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Jonathan Gibbs

Jonathan Gibbs was shortlisted for the White Review Short Story Prize 2013. He has since published a novel, Randall or the Painted Grape (Galley Beggar Press).



Articles Available Online


Jessie Greengrass’s ‘Sight’

Book Review

February 2018

Jonathan Gibbs

Book Review

February 2018

Jessie Greengrass’s debut story collection caught my eye with its delightfully extravagant title, An Account of the Decline of the Great Auk, According to...

feature

May 2016

Cinema on the Page

Jonathan Gibbs

feature

May 2016

Film is a bully. It wants to make its viewers feel, and it has the tools to do so....

Osip Mandelstam was born in Warsaw to a Polish Jewish family; his father was a leather merchant, his mother a piano teacher Soon after Osip’s birth, the family moved to Saint Petersburg After attending the prestigious Tenishev School, Mandelstam studied for a year in Paris, at the Sorbonne, and then for a year in Germany, at the University of Heidelberg In 1911, wanting to enter the University of Saint Petersburg – which had a quota on Jews – he converted to Christianity; like many others who converted during these years, he chose Methodism rather than Orthodoxy   Under the leadership of Nikolay Gumilyov, Mandelstam and several other young poets formed a movement known first as the Poets’ Guild and then as the Acmeists Mandelstam wrote a manifesto, ‘The Morning Of Acmeism’ (written in 1913 but published only in 1919) Like Ezra Pound and the Imagists, the Acmeists valued clarity, concision and craftsmanship   In 1913 Mandelstam published his first collection, Stone This includes several poems about architecture, which always remained one of his central themes His poem about the cathedral of ‘Nôtre Dame’ ends with the declaration:   Fortress Nôtre Dame, the more attentively I studied your vast ribs and frame, the more I kept repeating: one day I too will craft beauty from cruel weight In its acknowledgment of earthly gravity and its homage to the anonymous architects and masons of the past, ‘Nôtre Dame’ is typically Acmeist   Throughout his life Mandelstam continued to write about the various arts, but he was also a great love poet Several women – all of them important in their own right – were crucial to his life and work An affair with Marina Tsvetaeva inspired many of his poems about Moscow His close friendship with Anna Akhmatova helped him withstand the persecution he suffered during the 1930s He had intense affairs with the singer Olga Vaksel in 1924-25 and with the poet Maria Petrovykh in 1933 Most important of all was Nadezhda Khazina, whom he married in 1922   Osip and Nadezhda Mandelstam moved to Moscow soon after their marriage Mandelstam’s second book, Tristia, published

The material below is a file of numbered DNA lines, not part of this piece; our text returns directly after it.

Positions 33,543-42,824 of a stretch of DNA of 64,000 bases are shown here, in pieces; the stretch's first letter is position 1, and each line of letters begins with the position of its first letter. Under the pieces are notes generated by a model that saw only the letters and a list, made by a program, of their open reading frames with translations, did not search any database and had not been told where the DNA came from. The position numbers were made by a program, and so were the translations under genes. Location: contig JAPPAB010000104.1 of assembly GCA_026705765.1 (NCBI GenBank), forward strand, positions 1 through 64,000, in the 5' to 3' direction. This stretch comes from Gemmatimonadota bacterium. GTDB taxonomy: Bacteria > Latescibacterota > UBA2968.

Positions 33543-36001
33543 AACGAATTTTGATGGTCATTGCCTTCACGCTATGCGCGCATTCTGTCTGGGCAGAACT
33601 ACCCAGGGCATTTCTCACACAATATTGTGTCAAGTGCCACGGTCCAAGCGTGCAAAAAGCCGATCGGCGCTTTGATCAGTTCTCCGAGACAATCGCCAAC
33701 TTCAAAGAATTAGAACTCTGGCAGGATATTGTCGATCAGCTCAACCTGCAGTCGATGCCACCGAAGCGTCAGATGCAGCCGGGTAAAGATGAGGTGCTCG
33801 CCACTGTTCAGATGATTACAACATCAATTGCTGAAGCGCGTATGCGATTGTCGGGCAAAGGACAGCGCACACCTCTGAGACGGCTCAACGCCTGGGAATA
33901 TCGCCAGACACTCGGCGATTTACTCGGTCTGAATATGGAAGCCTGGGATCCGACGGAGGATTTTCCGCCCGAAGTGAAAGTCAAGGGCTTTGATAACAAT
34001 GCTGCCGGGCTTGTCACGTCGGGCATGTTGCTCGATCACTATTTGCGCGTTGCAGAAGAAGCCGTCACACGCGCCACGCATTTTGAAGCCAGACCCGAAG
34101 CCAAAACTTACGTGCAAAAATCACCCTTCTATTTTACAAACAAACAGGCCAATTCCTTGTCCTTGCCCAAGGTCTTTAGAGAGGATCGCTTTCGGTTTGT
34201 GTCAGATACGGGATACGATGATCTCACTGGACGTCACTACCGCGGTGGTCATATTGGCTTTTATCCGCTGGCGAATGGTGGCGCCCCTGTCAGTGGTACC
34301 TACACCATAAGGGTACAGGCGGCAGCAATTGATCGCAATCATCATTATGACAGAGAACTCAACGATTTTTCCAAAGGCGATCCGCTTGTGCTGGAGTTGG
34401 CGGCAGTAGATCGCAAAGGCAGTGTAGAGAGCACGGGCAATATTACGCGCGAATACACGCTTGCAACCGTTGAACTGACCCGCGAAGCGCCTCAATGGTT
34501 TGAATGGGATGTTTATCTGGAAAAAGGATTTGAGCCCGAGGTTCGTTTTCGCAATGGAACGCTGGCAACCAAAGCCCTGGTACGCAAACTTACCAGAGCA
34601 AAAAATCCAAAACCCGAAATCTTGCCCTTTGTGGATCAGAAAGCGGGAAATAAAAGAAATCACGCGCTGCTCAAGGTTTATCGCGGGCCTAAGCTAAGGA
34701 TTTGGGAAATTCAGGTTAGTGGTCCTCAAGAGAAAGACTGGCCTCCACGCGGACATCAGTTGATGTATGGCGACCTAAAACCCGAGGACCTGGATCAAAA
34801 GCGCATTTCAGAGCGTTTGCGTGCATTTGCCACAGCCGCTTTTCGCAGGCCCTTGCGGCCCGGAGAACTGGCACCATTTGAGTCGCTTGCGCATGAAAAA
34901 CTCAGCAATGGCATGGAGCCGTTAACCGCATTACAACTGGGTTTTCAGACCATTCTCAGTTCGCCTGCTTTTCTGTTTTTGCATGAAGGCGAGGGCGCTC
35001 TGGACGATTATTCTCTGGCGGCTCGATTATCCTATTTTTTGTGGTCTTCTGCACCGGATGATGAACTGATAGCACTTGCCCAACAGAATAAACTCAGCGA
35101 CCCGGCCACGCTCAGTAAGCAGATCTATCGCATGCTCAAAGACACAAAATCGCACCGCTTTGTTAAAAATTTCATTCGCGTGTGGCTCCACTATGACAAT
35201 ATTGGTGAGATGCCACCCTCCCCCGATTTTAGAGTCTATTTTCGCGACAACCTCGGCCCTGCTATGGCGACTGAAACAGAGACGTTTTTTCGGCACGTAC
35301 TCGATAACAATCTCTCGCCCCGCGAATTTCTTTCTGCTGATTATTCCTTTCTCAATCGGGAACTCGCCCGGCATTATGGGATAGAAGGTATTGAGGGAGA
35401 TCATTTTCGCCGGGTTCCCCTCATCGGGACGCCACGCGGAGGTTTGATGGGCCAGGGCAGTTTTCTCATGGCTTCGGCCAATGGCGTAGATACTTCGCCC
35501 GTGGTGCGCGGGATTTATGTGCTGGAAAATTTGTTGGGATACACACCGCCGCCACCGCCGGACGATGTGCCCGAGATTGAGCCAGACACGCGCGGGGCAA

Contributor

August 2014

Jonathan Gibbs

Contributor

August 2014

Jonathan Gibbs was shortlisted for the White Review Short Story Prize 2013. He has since published a novel, Randall or...

The Story I'm Thinking Of

fiction

April 2013

Jonathan Gibbs

fiction

April 2013

There were seven of us sat around the table. Seven grown adults, sat around the table. It was late. We had eaten, and we had...

READ NEXT

fiction

March 2014

The Garden of Credit Analyst Filton

Martin Monahan

fiction

March 2014

Ivan Filton had retired early. ‘I have been working a lot on my garden,’ declared Ivan Filton. ‘This is...

Interview

February 2016

Interview with Gerard Byrne

Izabella Scott

Interview

February 2016

I first encountered Gerard Byrne’s eerily dislocated films at Tate Britain, where 1984 and Beyond (2005–7) was shown on...

Art

Issue No. 1

The Idea Machine: Brion Gysin

Marina Cashdan

Art

Issue No. 1

Painter, performer, poet, writer and mystic Brion Gysin (1916-86) was an early prophet of our age. He was a...

 

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